BioFA Impact Insights: The effects of biodiversity-positive MSMEs in Malawi and Zambia

Globally biodiversity loss has been accelerated by human-induced changes to ecosystems and their functions. In Malawi and Zambia, biodiversity plays a crucial role in the socio-economic success especially considering its role in forestry, fisheries, and wildlife sectors. Unfortunately, mass deforestation and demand for timber products have resulted in severe losses of biodiversity in these ecosystems.

The BioFA team has published an impact report to illustrate the crucial role of biodiversity-positive enterprises in protecting and restoring natural environments. Through two surveys conducted before and after the BioFA enterprise support programme, the report reviews how participating enterprises support biodiversity conservation and restoration, insights to their economic potential, and their impact on providing quality and equal jobs for their employees.

The results found that these enterprises improve the status of biodiversity by (a) providing biodiversity-based products that improve the abundance of important insects (i.e. bees), indigenous species, and trees for reforestation; (b) providing sustainable alternative resources that reduce communities' demands for forest or other natural products; and (c) ensuring sustainable management of aquaculture and fisheries. Strikingly, 86.2% of the enterprises reported growth in 2021 with an average 90% increase in sales compared to 2020. In addition, 92.8% of the enterprises provided their employees with several of the quality job indices, including components such as equal pay, work benefits, and skills training. However, these enterprises remain highly vulnerable to climate change as their supply chains and customers face impacts that hamper business performances.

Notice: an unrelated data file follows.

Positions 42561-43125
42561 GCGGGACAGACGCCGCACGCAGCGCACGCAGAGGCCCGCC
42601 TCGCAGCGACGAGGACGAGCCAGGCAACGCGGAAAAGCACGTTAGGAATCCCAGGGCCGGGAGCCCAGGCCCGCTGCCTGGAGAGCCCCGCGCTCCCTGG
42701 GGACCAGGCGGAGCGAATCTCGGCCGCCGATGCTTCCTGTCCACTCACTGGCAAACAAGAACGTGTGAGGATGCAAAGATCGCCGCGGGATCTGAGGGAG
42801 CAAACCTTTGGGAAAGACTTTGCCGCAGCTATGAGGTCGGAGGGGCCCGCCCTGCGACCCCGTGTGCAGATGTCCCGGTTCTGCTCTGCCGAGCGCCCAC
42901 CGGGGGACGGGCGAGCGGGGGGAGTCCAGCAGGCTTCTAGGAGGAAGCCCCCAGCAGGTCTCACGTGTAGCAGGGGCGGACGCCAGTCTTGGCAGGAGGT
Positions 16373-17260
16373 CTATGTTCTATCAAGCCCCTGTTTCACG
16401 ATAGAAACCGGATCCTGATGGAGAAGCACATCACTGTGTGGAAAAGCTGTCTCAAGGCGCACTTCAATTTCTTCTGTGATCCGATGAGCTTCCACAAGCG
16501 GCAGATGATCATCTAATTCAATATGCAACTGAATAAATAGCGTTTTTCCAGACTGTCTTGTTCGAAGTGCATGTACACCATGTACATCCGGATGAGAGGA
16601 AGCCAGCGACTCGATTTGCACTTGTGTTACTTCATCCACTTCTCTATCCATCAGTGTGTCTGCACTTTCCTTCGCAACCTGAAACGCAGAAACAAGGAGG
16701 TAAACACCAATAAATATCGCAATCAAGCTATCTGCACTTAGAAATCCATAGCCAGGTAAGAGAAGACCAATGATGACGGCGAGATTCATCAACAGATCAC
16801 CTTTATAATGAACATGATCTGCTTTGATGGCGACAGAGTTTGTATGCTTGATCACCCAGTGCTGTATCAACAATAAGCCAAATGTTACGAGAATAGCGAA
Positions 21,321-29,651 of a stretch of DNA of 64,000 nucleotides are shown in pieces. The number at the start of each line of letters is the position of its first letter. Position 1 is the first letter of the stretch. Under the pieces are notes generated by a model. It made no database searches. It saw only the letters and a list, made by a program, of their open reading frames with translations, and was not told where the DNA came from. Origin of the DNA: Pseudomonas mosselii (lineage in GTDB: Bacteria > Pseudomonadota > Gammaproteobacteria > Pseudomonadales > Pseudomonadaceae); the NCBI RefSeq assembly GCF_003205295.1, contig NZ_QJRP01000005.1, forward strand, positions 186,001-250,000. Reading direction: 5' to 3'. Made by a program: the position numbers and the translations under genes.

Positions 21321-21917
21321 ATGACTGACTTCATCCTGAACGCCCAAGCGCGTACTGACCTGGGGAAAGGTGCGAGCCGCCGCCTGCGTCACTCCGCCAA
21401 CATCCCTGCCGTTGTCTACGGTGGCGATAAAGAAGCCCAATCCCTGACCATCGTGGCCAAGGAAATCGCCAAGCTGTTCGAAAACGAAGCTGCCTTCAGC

All in all, this report demonstrated the necessity for further inclusion of biodiversity-positive entrepreneurship in the international dialogue on the conservation of biodiversity as well as global and national actions to accelerate green finance for climate action. It is imperative that these biodiversity-positive enterprises are recognized as key actors in the green economy transition and continue to receive financial and non-financial support from the public and private sectors.

Biodiversity Finance Study: Filling the Missing Middle Financing Gap 

Biodiversity loss has detrimental effects on the functioning of our natural environments and the people who live and depend on them for their livelihoods. Deforestation in Malawi and Zambia is rampant and a major threat to biodiversity. This loss is caused by excessive natural resource demands, encroachment into forested areas, and land use change. Governments have begun expanding their policies, and acts such as the 2018 National Resilience Strategy in Zambia and the 2015 National Forest Policy in Malawi have illustrated a growing urgency and action in conservation efforts. However, not all of the solutions have been fully developed.

One major solution actor that has been side-lined are biodiversity MSMEs. These small-scale businesses hold the key to ensuring better biodiversity conservation. Whether it be reducing the demand for wood or generating sustainable agriculture practices, biodiversity enterprises are the embodiment of the concept of think global, act local when it comes to biodiversity conservation. They deliver triple bottom line achievements and successfully improve the well-being of their local communities. Unfortunately, they also fall within the missing middle, where MSMEs fall into a financial bubble that restricts their access to finance – for example, high interest rates, short payback periods, or failing to fit in the high-growth category that larger funds prefer. Financial institutions need to break down barriers to finance and develop innovative solutions that would include more conservation related entrepreneurship.

The BioFA team has developed two scoping reports for Zambia and Malawi: Filling the Missing Middle Financing Gap. The reports aim to (a) give a brief review of the country's state and challenges to biodiversity conservation; (b) highlight how the current policy agenda is taking strides toward biodiversity conservation and how MSMEs contribute to support these actions; (c) clarifies the shortfalls of current financing for MSMEs and presents the best practices for biodiversity conservation financing; (d) Depicts the current ecosystem of biodiversity finance available for MSMEs; (e) presents a future road map and recommendations to improve biodiversity financing for MSMEs. Click on the country to read and download the report here: